To quote Bridget Jones, it is a truth universally acknowledged that just when one area of your life starts going well, another falls apart spectacularly. Or something along those lines. Well, looking back over the first six months of 2016, this certainly strikes a chord. It’s been a very tumultuous time both personally and professionally, and just when I felt that things might be turning a corner, it feels like the fabric of reality has started unravelling at warp speed. I’m as surprised as anyone, particularly those who voted ‘Leave’ in the EU referendum, to find that this is actually happening. I don’t think anyone actually banked on this outcome, like the old joke about a dog chasing a car, they have no idea what to do now they’ve got it.
What I’ve been most surprised about, though, is how little I actually care about this anymore. It’s genuinely sad, given how strongly I used to feel about the European project, to such an extent that once upon a time it was my dream to be a part of it – the last line of my UCAS form states that ‘after university I hope to go into the world of Politics and International Relations. Ultimately I would like to become and MEP or a member of the European Commission’. Well you know what? I did that. And it turned out to be thoroughly…meh. By the time I got to Brussels in 2012, nobody could remember what the EU was even for. Certainly nobody in the UK anyway, and by the time I was looking for jobs in London two years later, I was on the verge of being unemployable, as people looked at the top line of my CV and asked ‘…the European Commission, what’s that?’.
And to be perfectly honest, I couldn’t figure out what I was doing there either really. The ideals I’d had and what the EU represented to me when I was 17 felt very distant indeed. Back in 1998, the conversation was about who would become president of a federal Europe, and when the Euro would be implemented. It looked and felt very much like we were on course with the ‘ever closer union’ outlined in the Treaty of Rome; indeed, one of the Politics modules I studied at University was European Integration, as if it were a foregone conclusion rather than an open ended question.
Perhaps if the UK had committed itself more fully back then, we wouldn’t be where we are now. Had we joined the Euro, and embraced the challenge of leading and modernising the project, which seemed entirely possible when we had the likes of Neil Kinnock and Peter Mandelson as European Commissioners, The EU would be a different and more satisfactory entity by now.
But we didn’t. We stalled. Something happened, we ran out of energy and motivation at a crucial point. We abdicated our responsibilities, slumped down in a chair, sighed heavily and decided to leave it to the Germans to deal with. They’ve done their best, but its failure management – there’s no vision. There’s no real leadership. Nobody knows what they want the EU to be anymore. Is it simply a regulatory state? Is it a trading bloc? Is it there to deliver social justice and security to the European demos? Is there even a European demos? Are we still aiming for a federal Europe and a European identity? Who knows.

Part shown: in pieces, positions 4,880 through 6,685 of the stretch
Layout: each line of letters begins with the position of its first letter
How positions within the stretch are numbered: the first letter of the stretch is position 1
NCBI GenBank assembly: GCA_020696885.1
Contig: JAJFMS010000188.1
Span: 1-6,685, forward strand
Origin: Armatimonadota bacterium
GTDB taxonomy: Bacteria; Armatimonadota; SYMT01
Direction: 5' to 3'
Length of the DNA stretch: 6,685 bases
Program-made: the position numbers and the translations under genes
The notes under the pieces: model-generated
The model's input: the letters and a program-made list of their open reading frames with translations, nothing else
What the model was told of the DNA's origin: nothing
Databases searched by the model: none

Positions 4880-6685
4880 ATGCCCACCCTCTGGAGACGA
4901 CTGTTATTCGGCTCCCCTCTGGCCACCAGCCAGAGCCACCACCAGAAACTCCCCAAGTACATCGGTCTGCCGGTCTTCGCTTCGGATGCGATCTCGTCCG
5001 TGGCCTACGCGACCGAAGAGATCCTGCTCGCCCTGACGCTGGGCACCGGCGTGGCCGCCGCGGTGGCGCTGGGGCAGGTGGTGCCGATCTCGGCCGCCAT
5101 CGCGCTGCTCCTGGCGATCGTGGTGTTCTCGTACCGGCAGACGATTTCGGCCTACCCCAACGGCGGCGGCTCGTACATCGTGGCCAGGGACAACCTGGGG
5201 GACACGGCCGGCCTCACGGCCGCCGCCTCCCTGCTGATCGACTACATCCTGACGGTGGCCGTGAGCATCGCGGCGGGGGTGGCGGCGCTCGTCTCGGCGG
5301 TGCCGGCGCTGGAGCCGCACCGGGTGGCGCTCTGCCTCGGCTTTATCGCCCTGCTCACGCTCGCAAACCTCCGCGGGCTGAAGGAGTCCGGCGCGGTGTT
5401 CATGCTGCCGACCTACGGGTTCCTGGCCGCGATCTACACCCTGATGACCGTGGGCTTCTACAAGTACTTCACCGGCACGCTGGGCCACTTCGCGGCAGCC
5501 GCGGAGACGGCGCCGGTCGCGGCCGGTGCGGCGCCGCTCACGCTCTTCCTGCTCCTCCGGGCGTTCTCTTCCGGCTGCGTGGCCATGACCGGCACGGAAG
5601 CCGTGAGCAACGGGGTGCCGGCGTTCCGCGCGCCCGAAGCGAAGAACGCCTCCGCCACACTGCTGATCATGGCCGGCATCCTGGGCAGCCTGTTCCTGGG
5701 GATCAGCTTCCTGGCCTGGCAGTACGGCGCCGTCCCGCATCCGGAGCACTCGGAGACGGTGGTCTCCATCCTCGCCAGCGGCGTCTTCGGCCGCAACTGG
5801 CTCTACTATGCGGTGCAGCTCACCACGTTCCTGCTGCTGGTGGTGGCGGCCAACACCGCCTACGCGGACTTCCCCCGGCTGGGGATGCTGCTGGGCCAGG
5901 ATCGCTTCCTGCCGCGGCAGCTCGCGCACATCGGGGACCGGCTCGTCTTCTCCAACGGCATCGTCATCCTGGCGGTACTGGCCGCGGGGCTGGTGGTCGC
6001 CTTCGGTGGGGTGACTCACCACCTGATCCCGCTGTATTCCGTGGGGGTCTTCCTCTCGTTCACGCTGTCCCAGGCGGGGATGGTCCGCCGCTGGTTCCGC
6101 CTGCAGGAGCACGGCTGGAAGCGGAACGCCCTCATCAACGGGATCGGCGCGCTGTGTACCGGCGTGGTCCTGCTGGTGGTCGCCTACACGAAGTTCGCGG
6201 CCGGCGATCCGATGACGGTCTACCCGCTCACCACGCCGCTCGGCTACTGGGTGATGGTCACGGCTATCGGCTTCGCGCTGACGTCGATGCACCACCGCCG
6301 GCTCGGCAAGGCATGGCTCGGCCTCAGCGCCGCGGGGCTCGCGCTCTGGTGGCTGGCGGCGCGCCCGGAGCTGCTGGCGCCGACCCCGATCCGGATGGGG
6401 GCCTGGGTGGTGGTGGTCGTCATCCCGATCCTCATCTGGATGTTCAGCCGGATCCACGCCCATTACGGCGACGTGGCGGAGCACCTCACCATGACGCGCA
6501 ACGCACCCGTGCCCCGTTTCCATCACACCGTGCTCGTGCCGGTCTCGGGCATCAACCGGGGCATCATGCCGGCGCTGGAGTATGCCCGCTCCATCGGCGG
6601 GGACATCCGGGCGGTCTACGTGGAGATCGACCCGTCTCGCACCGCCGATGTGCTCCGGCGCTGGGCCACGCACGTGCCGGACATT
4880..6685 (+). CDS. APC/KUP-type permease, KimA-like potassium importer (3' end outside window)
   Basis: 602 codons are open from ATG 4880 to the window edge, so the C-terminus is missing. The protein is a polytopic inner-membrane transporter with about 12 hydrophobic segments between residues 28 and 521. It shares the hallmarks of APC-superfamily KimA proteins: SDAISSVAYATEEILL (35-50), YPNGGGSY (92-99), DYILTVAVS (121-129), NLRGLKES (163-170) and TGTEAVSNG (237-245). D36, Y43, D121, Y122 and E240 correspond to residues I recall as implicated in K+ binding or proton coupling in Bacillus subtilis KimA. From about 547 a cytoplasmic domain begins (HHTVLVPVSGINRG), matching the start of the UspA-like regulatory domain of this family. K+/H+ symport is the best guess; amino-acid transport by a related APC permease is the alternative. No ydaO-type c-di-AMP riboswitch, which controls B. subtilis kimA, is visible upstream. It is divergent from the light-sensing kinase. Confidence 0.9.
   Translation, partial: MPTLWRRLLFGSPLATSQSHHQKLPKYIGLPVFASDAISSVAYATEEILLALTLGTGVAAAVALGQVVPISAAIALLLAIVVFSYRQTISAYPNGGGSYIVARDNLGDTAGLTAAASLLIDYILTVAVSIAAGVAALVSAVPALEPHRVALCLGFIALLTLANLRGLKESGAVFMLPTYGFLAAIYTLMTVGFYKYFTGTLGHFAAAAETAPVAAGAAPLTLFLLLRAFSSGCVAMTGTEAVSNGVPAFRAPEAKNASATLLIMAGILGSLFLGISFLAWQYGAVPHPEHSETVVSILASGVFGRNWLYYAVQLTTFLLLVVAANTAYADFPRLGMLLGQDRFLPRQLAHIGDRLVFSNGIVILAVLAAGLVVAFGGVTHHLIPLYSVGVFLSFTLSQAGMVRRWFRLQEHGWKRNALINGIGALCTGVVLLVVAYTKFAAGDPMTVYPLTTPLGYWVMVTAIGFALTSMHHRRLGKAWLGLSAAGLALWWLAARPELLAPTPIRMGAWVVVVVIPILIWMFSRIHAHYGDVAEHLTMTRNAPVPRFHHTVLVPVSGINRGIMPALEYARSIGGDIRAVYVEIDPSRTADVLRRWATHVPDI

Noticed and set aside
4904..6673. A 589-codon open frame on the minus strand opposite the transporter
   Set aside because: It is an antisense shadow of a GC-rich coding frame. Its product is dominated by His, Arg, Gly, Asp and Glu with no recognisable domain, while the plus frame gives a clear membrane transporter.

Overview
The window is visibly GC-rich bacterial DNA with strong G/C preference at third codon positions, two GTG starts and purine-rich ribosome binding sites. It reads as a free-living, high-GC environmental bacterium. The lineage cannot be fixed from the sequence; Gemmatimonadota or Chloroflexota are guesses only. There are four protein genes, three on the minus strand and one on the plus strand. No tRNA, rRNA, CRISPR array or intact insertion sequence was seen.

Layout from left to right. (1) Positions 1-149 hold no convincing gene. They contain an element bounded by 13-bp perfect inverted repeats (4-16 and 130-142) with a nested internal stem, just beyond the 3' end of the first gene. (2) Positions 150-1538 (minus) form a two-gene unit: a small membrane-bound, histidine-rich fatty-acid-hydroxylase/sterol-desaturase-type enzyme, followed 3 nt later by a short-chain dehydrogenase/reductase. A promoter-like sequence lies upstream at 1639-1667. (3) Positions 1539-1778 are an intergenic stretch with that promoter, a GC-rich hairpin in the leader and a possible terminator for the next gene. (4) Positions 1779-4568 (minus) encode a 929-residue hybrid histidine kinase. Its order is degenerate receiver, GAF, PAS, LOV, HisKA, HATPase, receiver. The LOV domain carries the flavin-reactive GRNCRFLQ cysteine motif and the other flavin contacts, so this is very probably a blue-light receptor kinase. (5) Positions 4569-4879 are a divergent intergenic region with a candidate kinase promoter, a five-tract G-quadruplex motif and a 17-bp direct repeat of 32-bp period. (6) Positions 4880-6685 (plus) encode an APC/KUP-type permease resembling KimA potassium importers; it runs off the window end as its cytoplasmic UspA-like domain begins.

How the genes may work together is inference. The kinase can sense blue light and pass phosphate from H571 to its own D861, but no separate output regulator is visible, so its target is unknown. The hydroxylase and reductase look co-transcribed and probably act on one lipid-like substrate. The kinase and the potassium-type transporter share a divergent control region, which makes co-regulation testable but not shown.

I could answer these questions relatively confidently when I was 17; I certainly couldn’t today. The worst part is, I don’t think I even care anymore. I feel like it’s failed; it’s failed the member states, the citizens and me personally, and to my mind the responsibility for that sits squarely with UK politicians who, like a spouse in a failing marriage, refused to either commit to making things work or decide to leave early enough to recover and allow the healing process to begin.
Like most people, I’m fairly apprehensive about the future, not just of the UK but of the European project as a whole. And yes, I’m scrabbling around to find the necessary paperwork to prove that my grandfather was Lithuanian so that I can somehow still claim EU citizenship. But at the end of the day, I suspect that the worst that will happen is that it will be a little bit like living in Switzerland – where it costs nearly a tenner to buy the ingredients for a spag bol – but without any of the nice scenery. Which kind of describes living in London anyway.
It’s becoming clear that nobody is particularly interested in upsetting the status quo; everything possible will be done to maintain it. Deals will be made so that both sides can save face and look like they’ve won, just like any good solicitor would do in a divorce case. If we, the UK citizens, are the children in this analogy, I think the psychological damage from years of antagonism and bitterness has already been done, and I think on some level we’re glad it’s over. Or maybe that’s just the way I feel, given my proximity to it in recent years. I’m kind of over it now. Time to move on.